West Virginia, Ohio, and Pennsylvania are independently racing to secure federal funding for a blue hydrogen and carbon capture hub, an industry boondoggle that stands to prolong the failing fracking economy, further ravage frontline communities, and cost ratepayers (or taxpayers) billions. Government leaders are eager to draw hub funding within their respective state lines, but industry is increasingly pushing for Ohio Valley states to merge their applications.
It’s a story that’s already playing out in the Gulf South, where states are rushing to build a hydrogen hub of their own. Critical to the rapid development of a hydrogen and carbon capture hub is infrastructure for carbon storage. Hub developers are sketching out an entire fleet of Class VI injection wells to store captured carbon underground, but before breaking ground, their permits must be approved by relevant regulatory bodies. The problem? The authority to permit Class VI wells is currently held by the federal EPA, which, in some cases, has considered Class VI well permit applications for up to six years before granting approval. That’s too slow to build hydrogen hubs. To accelerate the permitting process, states are applying for primacy—primary authority that supersedes the federal EPA’s—over Class VI well permitting.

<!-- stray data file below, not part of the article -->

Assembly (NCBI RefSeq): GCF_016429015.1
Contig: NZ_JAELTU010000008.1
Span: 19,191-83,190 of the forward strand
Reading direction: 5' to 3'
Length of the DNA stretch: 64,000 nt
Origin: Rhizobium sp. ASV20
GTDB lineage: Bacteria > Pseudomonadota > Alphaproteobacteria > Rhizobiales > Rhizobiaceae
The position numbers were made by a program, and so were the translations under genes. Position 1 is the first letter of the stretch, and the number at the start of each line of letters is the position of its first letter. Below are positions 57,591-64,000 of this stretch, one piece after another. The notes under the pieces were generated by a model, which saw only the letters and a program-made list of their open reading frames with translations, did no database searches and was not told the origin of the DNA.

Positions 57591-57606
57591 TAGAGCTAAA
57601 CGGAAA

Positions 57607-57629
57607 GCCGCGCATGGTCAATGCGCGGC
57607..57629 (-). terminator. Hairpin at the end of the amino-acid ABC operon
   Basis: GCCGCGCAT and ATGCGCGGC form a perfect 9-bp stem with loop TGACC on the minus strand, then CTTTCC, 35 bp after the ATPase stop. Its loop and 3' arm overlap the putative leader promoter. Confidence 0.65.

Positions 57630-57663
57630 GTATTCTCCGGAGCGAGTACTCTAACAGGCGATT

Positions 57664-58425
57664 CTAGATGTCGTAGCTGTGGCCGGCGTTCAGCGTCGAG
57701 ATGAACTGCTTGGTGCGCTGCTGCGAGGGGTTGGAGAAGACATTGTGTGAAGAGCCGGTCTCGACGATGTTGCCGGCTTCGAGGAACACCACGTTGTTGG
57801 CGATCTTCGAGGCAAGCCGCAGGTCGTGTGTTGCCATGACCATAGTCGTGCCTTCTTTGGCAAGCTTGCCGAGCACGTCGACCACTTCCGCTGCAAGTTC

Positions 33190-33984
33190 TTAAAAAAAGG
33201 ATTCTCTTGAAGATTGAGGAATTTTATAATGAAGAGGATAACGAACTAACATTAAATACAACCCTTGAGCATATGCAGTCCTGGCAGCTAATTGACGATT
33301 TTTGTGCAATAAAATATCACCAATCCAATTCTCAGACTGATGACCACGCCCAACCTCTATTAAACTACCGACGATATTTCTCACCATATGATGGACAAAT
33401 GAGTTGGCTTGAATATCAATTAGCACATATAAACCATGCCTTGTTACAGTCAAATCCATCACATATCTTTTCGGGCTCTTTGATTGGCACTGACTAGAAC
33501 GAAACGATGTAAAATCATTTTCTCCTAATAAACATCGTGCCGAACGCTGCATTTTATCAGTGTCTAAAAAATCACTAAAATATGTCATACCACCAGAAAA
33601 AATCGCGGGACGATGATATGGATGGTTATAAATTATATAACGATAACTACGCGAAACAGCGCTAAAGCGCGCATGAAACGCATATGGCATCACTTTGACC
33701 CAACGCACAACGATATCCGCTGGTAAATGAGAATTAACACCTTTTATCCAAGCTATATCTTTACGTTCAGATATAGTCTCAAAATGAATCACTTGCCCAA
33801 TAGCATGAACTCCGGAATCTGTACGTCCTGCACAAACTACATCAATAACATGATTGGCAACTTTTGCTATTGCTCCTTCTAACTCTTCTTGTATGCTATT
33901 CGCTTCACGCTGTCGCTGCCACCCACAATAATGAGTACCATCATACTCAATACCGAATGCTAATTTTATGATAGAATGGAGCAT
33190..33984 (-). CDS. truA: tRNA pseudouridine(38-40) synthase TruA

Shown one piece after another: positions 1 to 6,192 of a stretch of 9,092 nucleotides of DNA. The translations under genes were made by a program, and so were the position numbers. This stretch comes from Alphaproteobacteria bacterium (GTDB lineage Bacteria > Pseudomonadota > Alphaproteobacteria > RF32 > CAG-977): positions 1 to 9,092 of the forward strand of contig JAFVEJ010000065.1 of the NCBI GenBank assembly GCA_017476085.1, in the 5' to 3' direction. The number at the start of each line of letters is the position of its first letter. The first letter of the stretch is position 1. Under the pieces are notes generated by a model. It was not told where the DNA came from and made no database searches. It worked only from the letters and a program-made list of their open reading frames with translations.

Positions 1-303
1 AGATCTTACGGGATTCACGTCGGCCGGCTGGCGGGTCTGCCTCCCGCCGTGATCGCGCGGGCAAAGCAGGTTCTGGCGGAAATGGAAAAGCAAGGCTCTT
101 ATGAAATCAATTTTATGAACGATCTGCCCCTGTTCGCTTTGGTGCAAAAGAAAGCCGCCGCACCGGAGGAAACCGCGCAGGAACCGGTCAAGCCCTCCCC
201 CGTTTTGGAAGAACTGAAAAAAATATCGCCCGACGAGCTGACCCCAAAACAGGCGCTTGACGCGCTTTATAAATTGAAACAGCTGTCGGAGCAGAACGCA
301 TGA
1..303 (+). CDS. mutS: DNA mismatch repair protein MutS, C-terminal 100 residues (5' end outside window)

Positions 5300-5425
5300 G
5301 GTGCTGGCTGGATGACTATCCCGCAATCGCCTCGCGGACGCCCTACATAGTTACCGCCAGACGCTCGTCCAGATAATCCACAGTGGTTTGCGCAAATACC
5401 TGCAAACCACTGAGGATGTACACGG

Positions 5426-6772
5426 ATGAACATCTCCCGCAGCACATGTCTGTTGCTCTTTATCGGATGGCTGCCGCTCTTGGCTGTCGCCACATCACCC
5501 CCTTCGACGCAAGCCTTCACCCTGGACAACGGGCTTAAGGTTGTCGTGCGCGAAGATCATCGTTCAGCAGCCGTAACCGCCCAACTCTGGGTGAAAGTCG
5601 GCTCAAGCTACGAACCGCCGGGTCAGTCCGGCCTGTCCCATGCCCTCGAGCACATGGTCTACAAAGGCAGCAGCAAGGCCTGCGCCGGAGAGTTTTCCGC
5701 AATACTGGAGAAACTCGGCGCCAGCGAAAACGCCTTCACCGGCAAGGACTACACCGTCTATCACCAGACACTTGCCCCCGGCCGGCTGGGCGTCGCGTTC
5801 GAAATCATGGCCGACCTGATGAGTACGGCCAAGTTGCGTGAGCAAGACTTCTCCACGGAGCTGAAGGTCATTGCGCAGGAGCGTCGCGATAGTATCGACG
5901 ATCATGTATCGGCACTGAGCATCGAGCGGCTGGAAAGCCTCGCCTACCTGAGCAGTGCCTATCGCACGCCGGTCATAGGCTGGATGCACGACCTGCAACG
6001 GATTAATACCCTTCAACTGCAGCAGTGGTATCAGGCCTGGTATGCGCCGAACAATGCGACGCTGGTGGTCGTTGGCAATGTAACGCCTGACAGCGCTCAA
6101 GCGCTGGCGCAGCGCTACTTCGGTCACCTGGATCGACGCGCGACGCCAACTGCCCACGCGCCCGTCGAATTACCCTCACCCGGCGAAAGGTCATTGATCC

This panel discussion sheds light on Class VI injection wells and the accelerating race for primacy in the Gulf South and Ohio River Valley. Experts from both regions explain the threats posed by carbon capture development, the regulatory frameworks that have enabled it, and strategies on how to organize against it.
- Monique Harden, Deep South Center for Environmental Justice
- James Yskamp, Earthjustice
- Joanne Kilgour, Ohio River Valley Institute